Moapa Peak, South Guardian Angel, North Guardian Angel


By: Jim Roberts


Private trip

Participants: Cuno Ranschau, Doris McClure, Jim Roberts

Getting off I-15 at the Carp-Elgin exit (#100) we explored several unpromising roads, including two that could not have been built by Romans, before hitting on the right one to Moapa (see fig.). This dirt road is very good all the way to the loop at the end. Cuno rates Moapa as one of the finest climbs on the DPS list. It is a steep limestone (dolomite?) formation jutting 3000' above the surrounding alluvial plain. Friction on the rough, sharp rock is even better than one might desire. Climbers are advised to bring an extra set of hands in case the first wear out.

A direct assault up the central buttress on the south face did not go (is there a route up the gully just to the east?), so we traversed west to the ridge that leads to a small saddle ,west of the peak. About half way up the west ridge there is a short, tricky 4th class pitch in a water gully. After reaching the summit monolith, traverse the shelf under the south cliff. From the middle of this shelf a 3rd class gully (with one 4th cl move) leads to the summit ridge just west of the peak. One can descend this way, or run the exposed, knife-edged east ridge back onto the shelf, and return via the west saddle. We did not find a 3rd class route up this peak.

Soon after dark we camped near the 7000' level off the Kolob Road in Zion just NE of Pine Valley Peak. (Has anyone free climbed this one? It looks barely possible.) We set off early the next morning for South Guardian Angel on a route suggested to me in July by two canyon hikers. The hike to the canyon bottom along this route was extremely beautiful and very easy. The variously weathered fossil sand dunes make a superb photographic subject. Unfortunately this 'route', which intersects the left fork 1.5 miles E of North G. A. and looks so' plausible on the 7.5' topo, does not cross without wings or a Buck Rogers flying belt. The correct crossing is about 2/3 mi SE of N. G. A., and is not obvious. We amused ourselves for a few hours with strenuous route finding problems before settling for N. G. A. We reached the summit of this pocket peak shortly after noon, where we met Henry Heusinkveld and his Canyon Explorers Bobcat, Graham Breakwell, et al. All three of us made the descent of N. G. A. free, but none did Moapa free. We were back at the car by 2 pm and left for Vegas. We highly recommend these three peaks for an extremely pleasing, productive and challenging three day trip. Of course, one must approach the Angels from the north and be certain of the route across the canyon. A much larger group than ours might have to camp at the Lava Pt. CG.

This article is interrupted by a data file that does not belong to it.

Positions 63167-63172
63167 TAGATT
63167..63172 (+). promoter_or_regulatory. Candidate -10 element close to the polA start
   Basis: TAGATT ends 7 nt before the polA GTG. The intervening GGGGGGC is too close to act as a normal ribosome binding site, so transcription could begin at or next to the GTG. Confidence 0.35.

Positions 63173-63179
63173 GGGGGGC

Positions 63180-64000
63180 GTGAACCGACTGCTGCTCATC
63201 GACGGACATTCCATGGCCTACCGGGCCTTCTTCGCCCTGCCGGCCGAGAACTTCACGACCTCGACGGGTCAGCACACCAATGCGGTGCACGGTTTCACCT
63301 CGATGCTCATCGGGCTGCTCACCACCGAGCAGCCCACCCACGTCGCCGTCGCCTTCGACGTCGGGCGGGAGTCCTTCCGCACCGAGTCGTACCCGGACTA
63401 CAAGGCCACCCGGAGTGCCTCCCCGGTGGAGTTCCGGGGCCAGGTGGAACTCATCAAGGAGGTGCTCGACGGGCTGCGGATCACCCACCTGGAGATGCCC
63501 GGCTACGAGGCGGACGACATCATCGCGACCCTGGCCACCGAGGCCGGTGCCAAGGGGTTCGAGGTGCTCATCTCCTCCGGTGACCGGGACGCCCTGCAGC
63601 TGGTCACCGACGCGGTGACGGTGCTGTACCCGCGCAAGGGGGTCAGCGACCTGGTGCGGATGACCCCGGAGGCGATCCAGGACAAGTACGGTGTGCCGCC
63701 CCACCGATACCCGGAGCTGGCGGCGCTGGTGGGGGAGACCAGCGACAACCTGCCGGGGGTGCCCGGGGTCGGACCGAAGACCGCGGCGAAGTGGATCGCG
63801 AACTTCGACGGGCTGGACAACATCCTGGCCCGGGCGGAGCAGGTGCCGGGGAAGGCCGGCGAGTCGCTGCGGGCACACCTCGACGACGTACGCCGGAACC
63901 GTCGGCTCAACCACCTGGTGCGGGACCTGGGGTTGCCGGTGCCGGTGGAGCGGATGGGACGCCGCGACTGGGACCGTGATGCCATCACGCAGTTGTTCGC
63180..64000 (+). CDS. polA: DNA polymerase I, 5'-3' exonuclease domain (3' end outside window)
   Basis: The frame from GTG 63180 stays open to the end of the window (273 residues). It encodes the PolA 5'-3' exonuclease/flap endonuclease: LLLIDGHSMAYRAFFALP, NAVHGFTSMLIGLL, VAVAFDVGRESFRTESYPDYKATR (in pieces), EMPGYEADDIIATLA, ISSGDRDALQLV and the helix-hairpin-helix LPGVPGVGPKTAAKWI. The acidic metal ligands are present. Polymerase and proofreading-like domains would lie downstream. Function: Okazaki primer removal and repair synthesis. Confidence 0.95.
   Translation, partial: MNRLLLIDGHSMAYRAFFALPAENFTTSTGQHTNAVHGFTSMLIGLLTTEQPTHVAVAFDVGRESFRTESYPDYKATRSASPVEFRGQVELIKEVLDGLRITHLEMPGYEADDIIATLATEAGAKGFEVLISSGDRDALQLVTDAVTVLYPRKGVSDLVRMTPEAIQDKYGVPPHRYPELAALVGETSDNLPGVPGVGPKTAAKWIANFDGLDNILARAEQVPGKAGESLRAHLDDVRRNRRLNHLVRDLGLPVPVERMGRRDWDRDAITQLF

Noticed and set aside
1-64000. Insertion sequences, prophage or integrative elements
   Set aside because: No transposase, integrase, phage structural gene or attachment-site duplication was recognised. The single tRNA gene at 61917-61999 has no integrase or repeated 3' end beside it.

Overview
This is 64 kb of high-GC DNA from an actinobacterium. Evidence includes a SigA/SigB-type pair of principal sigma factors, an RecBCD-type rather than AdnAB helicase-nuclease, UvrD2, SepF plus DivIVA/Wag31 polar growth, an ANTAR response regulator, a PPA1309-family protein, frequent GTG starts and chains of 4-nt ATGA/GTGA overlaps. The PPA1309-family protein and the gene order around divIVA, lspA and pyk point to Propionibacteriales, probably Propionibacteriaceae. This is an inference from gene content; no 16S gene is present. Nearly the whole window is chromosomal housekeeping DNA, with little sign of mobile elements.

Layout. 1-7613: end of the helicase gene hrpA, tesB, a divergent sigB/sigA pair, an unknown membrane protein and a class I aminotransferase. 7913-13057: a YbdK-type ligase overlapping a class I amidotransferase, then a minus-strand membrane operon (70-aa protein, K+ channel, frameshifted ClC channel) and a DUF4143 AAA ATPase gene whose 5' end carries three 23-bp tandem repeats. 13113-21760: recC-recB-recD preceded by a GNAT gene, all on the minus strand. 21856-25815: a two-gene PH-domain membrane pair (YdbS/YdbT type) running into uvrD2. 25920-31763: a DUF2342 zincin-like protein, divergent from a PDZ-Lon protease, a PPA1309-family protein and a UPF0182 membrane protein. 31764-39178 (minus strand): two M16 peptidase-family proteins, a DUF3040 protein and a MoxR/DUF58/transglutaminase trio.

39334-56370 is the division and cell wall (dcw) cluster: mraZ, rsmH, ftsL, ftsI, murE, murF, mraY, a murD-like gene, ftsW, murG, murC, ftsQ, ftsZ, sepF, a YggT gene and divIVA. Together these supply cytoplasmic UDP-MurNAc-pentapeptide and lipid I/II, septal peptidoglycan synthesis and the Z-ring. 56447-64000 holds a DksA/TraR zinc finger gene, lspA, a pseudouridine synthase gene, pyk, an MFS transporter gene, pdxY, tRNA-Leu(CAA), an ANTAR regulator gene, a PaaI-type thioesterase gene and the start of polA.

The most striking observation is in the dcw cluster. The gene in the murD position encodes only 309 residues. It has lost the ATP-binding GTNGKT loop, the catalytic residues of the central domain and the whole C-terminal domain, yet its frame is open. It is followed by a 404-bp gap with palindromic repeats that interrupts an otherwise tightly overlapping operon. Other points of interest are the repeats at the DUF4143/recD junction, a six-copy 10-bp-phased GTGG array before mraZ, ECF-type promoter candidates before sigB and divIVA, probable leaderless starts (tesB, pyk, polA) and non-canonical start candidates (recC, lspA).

When passing through Vegas, try the buffet ($3.70 with tax) at the El Rancho hotel-casino, one block SW of the Sahara. Circus Circus across the street is the same price and has longer hours, but the cost in cultural shock is much greater and the food not as good. The two Keno women we saw in the restaurant had legs good enough to make even Cuno forget all about (rocky) peaks and inquire solicitously into the details of their diet. According to Doris, the male croupiers and dealers weren't much to look at. If one, is passing through in the wee hours (before 7 am), stop at Bingo Palace - also the Sahara exit, N of freeway - for their 49 cent breakfast. Order several!

Detailed information for visiting one or more peaks mentioned in this article can be found in the
Desert Peak Section Road and Peak Guides

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